SQL: using the newly inserted index as a value for insertion

Peter Haworth pete at lcsql.com
Sun Nov 24 19:12:02 CET 2013


Assuming there really is a column named key, I don't know why you're
getting the error, maybe because key is a reserved word.

However, as mentioned in my last email, I think David's solution is better
than my idea of using a trigger.  Your UPDATE statement would be:

UPDATE remoteTable SET cmd='INSERT INTO localTable (key,stuff)
   VALUES(' || (SELECT last_insert_rowid()) || ',  ''this is some stuff''
); ' WHERE
scratch='scratchKey';

I think it's OK to include a SELECT statement as a value in an UPDATE
command but not 100% sure.

Just to clarify on the trigger statement, the trigger would be defined to
happen on an INSERT to remotetable, not an UPDATE and if you decided to go
that route, then the SLECT statement above would be replaced by "new.rowid"

Pete
lcSQL Software <http://www.lcsql.com>


On Sun, Nov 24, 2013 at 9:33 AM, Dr. Hawkins <dochawk at gmail.com> wrote:

> On Sat, Nov 23, 2013 at 10:26 PM, Peter Haworth <pete at lcsql.com> wrote:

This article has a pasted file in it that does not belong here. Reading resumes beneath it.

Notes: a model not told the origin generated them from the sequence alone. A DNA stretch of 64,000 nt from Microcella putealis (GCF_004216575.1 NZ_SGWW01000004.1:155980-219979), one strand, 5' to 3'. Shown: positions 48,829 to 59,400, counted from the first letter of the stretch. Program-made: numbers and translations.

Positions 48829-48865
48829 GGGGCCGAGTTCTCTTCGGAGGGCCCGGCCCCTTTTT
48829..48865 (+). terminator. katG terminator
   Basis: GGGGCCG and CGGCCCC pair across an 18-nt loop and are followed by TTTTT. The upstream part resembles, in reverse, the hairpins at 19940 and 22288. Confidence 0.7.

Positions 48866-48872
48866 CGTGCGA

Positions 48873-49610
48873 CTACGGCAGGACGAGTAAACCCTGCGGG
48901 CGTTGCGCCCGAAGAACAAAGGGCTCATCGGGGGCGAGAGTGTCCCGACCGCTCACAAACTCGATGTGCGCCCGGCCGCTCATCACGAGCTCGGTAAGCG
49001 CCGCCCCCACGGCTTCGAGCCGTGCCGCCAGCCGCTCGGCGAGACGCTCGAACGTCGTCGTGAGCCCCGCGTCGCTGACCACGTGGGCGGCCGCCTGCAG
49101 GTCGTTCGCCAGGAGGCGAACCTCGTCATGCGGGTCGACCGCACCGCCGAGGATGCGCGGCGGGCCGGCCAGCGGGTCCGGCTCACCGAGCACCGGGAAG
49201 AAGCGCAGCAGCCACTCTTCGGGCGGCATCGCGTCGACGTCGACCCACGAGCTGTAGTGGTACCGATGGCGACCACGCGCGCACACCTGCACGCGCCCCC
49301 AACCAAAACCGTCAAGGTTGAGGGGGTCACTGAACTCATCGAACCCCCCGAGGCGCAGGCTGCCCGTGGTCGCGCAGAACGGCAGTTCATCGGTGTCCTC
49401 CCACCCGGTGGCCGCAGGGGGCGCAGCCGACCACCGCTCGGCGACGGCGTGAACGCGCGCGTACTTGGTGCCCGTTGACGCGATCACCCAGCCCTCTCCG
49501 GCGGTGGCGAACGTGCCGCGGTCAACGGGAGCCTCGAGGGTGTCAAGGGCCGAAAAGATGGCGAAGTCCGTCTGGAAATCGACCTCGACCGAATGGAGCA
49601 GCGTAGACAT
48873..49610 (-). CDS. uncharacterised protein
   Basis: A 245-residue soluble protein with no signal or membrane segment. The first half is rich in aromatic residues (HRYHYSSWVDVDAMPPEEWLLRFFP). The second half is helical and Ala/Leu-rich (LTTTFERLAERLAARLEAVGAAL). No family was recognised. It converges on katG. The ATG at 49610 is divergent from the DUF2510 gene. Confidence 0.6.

>
> > You want the word key to be replaced by the value of the primary key from
> > the row from the INSERT statement?
> >
>
> Yes; the primary key assigned on the previous command.
>
>
> > If so,  that's how the trigger can help.  You can refer to any column
> from
> > the INSERT using the syntax "new.colname" where colname is the name of
> any
> > column in master table.
> >
>
> What I'm missing (and is probably fundamental) is *why* I can't use the
> value of the column in my UPDATE, and why postgres answers that the column
> doesn't exist.
>
> If I run
>
> BEGIN TRANSACTION;
>   UPDATE theTable SET price=100 WHERE key=7;
>   UPDATE theTable SET profit=price/3 WHERE key=7;
> END TRANSACTION;
>
> I should get profit set to 33 in that record (subject to rollback).
>
> I'm not seeing the difference between setting that value in an insert and
> using it the next line in an update on the one hadnd, and changing in an
> update then using that changed value on the next line.
>
> Sure, I'm using it as part of a string operation, but postgres is supposed
> to support those.
>
> And won't a trigger be expensive, taking time every time I UPDATE over a
> relatively uncommon event?
>
>
> > Still not 100% sure I understand but maybe that helps.
> >
>
> I think so, but I'm not there yet :)
>
> And isn't
>
>
>
>
> --
> Dr. Richard E. Hawkins, Esq.
> (702) 508-8462
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